Should You Be Concerned About BPA Levels In Your Body?

(If you haven’t guessed, the answer is yes!)

What is BPA? It stands for bisphenol A, an industrial chemical found in many products people use every day, like plastic containers for food and all types of drinking containers from baby bottles to water bottles. BPA is one of many man-made chemicals classified as endocrine disruptors, which alter the function of the endocrine system by mimicking the role of the body’s natural hormones and interfering with their normal function. Hormones are secreted through endocrine glands and serve many different necessary functions throughout the body, so keeping them in balance is essential to supporting good health.

Much of the concern about BPA has come from the leaching of it into food and drinks from the containers when heat is involved. That could be from either heating the containers themselves or adding hot foods or liquids to the containers. Even something as trivial as leaving a plastic water bottle in a hot car for extended time could cause this effect as well. It became a more prominent concern in 2004 when the U.S. Centers for Disease Control (CDC) found traces of BPA in nearly all of the urine samples it collected while trying to gauge the prevalence of various chemicals in the human body!

As bad as that sounds, researchers are now suggesting that exposure to the chemical may be much higher than previously estimated after using a new method for assessing levels of BPA. In a report published in The Lancet Diabetes & Endocrinology, they suggest that actual levels in the body could be much higher compared to those using older testing methods. BPA is broken down into metabolites in the body, so the best way to test actual levels would be to measure intact BPA plus the total of the metabolites. Unfortunately, regulatory agencies like the FDA only use testing methods that indirectly measure metabolite levels.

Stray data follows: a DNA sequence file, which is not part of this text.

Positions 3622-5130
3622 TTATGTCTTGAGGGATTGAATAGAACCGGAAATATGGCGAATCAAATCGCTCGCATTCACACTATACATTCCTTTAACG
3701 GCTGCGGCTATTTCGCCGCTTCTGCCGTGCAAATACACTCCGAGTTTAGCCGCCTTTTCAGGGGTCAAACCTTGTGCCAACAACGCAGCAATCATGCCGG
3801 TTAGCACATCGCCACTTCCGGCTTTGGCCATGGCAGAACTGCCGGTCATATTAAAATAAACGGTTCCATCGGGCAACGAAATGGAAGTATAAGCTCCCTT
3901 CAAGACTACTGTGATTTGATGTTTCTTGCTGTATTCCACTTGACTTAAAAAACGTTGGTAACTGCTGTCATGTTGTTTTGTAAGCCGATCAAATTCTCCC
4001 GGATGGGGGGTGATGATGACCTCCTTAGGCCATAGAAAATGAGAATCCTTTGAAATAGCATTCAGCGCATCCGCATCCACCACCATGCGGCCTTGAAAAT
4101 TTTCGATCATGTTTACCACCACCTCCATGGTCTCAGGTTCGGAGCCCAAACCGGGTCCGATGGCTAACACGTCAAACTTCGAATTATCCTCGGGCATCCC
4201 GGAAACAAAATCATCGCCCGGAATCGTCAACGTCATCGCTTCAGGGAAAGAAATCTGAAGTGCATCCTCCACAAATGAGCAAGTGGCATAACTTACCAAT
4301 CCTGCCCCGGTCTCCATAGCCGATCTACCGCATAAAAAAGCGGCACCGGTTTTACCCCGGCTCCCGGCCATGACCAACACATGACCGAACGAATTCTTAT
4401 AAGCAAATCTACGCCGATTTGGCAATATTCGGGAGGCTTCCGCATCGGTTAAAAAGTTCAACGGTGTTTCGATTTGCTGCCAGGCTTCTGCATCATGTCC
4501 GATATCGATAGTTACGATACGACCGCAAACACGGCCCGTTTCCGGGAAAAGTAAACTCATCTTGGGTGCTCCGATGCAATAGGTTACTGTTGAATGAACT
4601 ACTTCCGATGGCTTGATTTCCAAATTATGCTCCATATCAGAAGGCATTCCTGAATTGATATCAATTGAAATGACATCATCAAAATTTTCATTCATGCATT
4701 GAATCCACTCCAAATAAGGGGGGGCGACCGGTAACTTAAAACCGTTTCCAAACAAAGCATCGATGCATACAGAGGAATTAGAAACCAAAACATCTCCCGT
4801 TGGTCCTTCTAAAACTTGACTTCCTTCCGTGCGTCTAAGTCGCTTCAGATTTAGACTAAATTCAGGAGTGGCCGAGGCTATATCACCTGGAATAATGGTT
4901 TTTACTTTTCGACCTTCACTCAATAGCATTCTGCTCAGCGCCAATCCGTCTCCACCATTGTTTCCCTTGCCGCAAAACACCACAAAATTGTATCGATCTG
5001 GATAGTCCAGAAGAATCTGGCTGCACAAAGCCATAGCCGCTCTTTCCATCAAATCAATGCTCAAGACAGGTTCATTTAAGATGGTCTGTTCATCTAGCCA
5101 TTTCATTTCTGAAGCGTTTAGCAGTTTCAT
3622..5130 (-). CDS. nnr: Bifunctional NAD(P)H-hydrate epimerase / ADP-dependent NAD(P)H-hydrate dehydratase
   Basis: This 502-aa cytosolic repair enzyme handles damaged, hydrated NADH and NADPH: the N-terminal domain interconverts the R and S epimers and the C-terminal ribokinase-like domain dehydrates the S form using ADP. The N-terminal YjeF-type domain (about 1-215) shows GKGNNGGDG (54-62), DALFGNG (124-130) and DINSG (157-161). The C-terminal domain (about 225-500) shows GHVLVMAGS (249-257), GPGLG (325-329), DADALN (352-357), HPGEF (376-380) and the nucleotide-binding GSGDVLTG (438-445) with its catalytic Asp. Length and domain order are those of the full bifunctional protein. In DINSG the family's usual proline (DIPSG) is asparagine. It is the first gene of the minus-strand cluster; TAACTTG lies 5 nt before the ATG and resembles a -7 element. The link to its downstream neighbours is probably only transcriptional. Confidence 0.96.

Researchers compared the “old” method of testing to a newer one that more directly accounts for BPA’s metabolites and were shocked to find that, on average, the newer method detected much higher levels of BPA (as much as 44-times higher!). And the more BPA found inside the body, the more likely the indirect method returned a lower reading. This opens the concern that current testing methods may be underestimating levels in the body, and that safety and preventative guidelines may not be adequate.

In lab tests on animals early in life, BPA has been shown to cause altered brain development, reproductive abnormalities and obesity, among other conditions. There is also strong evidence that BPA is toxic to the ovaries and the uterus. Given that testing methods may be inadequate right now, your best defense is to take steps to avoid exposure:

  • Look for bottles and containers that are labeled BPA-free (or avoid plastic ones)
  • Don’t leave plastic containers in a hot environment (like a car) for extended periods
  • Avoid heating foods in plastic containers in a microwave 
  • If storing hot foods or liquids, let them cool completely before adding to plastic containers

Remember, your best defense is prevention. While one isolated incident may not be harmful, not doing the above could lead to consistent exposure and put you at risk for the harmful effects of this chemical.